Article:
Wednesday, April 05, 2017

If Trump Imposes a 15% Tariff, What You Pay in Taxes for an Import Will Be More Than 15%: Here's Why

Stuart K. Hayashi

If Donald Trump imposes a 15 percent tariff on items imported from China and Mexico, you will actually pay more than 15 percent in import taxes on each item.

The reason for this is that the tariff is not a tax that the customer, at the retail level, pays directly to the government. Rather, a vendor on the supply chain is the party that pays the tax directly to the government. In turn, that vendor passes the cost of that tax onto the customer. When the customer pays the tax indirectly, through the intermediary of a vendor, what the customer pays in taxes is in excess of the stated tax rate.

The difference can be explained by the difference between sales taxes and Hawaii’s general excise tax. A sales tax is charged only at the retail level, and the customer -- not the vendor -- pays it directly. Suppose you go to the store and pay for a one-dollar item, and the sales tax is 15 percent. You, as the customer, give $1.15 to the store. The store owner takes $1 for herself and then logs the 15-cent tax in a separate book.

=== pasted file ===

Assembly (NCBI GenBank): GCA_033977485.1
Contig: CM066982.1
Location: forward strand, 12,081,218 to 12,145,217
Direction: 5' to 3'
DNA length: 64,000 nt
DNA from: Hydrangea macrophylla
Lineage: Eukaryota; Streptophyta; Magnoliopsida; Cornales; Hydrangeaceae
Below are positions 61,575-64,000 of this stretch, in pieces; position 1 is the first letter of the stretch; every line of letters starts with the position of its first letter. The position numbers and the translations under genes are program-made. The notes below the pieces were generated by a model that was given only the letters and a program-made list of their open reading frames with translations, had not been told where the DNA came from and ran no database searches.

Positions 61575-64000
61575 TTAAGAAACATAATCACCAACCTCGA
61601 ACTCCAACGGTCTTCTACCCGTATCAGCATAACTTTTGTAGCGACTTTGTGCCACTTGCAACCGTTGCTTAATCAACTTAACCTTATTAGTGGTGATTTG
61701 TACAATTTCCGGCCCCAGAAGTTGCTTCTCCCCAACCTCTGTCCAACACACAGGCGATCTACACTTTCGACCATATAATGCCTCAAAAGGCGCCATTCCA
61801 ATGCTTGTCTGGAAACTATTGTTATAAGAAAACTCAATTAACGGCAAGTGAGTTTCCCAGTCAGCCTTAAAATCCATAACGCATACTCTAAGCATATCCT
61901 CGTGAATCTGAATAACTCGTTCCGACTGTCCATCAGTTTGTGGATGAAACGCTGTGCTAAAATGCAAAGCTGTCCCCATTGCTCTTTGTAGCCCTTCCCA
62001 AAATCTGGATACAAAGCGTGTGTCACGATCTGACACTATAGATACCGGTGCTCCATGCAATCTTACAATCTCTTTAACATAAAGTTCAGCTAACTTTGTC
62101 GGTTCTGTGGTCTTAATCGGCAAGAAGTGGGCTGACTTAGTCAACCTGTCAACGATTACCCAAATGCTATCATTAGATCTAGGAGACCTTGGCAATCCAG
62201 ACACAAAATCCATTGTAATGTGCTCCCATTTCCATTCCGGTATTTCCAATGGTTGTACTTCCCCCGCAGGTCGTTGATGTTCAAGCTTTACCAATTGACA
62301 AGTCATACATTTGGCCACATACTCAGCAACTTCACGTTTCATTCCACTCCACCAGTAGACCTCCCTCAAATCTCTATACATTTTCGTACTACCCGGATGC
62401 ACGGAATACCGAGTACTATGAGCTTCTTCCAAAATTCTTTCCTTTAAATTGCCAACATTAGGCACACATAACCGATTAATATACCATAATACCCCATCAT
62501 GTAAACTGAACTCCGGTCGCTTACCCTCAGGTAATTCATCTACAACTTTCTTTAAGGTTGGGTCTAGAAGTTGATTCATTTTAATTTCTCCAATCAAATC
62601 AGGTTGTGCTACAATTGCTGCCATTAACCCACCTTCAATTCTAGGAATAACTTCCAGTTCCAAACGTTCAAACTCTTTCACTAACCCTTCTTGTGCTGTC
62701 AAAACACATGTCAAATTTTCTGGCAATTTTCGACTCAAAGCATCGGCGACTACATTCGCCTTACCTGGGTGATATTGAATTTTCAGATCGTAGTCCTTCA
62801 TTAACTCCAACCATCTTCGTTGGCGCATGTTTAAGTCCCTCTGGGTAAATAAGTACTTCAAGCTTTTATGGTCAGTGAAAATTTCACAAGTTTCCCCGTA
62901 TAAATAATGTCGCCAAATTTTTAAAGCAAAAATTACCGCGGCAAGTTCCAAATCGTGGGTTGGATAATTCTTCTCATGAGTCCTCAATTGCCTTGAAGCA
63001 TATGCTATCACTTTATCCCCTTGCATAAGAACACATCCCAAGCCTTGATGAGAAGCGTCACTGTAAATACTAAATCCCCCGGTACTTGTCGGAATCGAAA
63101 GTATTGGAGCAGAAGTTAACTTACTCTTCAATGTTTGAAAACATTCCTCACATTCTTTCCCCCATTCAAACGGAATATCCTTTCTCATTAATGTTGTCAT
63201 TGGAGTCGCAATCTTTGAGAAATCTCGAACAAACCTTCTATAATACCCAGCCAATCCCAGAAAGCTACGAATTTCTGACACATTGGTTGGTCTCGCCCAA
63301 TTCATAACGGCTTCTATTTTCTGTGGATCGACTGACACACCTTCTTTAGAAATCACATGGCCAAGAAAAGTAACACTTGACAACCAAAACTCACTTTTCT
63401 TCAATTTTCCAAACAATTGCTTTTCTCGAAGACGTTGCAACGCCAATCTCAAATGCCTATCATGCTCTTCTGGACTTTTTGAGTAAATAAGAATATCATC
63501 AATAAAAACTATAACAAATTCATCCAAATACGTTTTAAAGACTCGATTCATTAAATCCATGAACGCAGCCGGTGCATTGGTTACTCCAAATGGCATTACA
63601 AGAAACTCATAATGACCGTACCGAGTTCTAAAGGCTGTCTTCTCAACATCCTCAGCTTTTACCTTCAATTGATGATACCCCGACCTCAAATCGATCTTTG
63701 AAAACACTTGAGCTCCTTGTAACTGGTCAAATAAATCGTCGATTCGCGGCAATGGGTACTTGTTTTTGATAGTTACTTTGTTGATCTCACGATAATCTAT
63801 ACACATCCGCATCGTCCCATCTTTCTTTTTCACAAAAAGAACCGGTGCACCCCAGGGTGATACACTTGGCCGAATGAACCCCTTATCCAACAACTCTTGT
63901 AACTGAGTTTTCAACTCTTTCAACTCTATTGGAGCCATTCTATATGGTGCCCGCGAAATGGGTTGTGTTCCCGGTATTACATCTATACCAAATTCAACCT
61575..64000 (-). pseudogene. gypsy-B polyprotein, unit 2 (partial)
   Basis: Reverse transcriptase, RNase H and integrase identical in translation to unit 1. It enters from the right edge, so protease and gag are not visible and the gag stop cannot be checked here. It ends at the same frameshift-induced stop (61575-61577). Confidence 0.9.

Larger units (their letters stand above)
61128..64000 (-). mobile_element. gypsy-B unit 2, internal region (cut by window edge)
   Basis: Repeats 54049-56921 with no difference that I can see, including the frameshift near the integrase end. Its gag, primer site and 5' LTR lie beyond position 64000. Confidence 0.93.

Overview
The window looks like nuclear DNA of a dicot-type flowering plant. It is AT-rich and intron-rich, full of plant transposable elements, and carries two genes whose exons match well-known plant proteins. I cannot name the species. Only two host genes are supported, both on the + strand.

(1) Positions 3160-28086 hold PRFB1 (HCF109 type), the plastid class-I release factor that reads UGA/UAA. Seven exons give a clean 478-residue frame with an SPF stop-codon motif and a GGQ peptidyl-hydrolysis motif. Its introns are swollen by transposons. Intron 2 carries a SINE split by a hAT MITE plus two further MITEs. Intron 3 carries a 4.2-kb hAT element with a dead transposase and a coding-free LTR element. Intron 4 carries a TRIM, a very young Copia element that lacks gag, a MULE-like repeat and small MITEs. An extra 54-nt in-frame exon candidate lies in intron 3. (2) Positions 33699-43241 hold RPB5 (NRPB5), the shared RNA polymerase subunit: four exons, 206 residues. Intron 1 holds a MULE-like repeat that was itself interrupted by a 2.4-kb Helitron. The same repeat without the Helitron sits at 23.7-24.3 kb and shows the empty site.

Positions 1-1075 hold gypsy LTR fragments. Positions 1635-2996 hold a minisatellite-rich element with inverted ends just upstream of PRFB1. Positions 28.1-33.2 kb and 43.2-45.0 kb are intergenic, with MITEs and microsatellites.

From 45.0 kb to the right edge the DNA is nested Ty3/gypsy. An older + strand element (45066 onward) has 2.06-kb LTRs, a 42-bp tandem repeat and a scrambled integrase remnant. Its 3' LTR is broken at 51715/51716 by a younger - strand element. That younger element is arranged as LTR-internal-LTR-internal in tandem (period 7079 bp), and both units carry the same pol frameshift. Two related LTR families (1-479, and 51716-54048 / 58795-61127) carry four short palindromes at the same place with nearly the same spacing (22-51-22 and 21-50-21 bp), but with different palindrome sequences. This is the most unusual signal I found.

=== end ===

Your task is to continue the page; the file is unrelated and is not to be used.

Hawaii is different from most states in that instead of a sales tax, it has a general excise tax (GET). This is charged not merely at the retail level but on every level of the supply chain. However, even if the GET were charged only at the retail level, a 15 percent General Excise Tax would still cost the customer more money than would a 15 percent sales tax. This is precisely because the GET is paid directly by the vendor instead of the customer, and therefore the customer pays it indirectly.

Suppose I am a store owner and I want to obtain $1 for an item that you purchase from me. If I charge you only $1 for it, I will be taxed 15 cents on it and be left only with $0.85 for it. I want to obtain all of the $1. Therefore, I charge you what is called the rollover rate. When you want to purchase a $1 item from me, I charge you $1.18 for it. When I pay a 15-percent tax on that $1.18 I obtained from you, I pay 18 cents in taxes and keep the $1.

Thus, we see the following: if you as a customer are charged directly a 15 percent sales tax, you pay 15 cents in tax for a $1 item. If the vendor is charged directly a 15 percent tax, you pay 18 cents to account for the tax on a $1 item.

Because it is a vendor on the supply chain who pays the 15 percent tariff -- as opposed to the customer at the end of the supply chain paying it -- the customer will end up paying more than 15 cents on each dollar for the import.